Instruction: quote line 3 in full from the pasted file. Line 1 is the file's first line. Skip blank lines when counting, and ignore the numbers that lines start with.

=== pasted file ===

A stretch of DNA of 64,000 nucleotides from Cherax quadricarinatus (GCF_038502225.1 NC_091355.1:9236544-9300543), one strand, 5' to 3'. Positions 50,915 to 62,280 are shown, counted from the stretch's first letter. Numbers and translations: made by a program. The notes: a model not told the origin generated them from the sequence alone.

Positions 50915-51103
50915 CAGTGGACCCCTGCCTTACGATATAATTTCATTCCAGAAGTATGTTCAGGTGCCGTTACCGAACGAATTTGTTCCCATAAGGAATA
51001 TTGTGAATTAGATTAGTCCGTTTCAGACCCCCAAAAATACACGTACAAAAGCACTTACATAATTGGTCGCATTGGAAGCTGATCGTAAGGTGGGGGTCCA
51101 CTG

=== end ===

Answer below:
50915 CAGTGGACCCCTGCCTTACGATATAATTTCATTCCAGAAGTATGTTCAGGTGCCGTTACCGAACGAATTTGTTCCCATAAGGAATA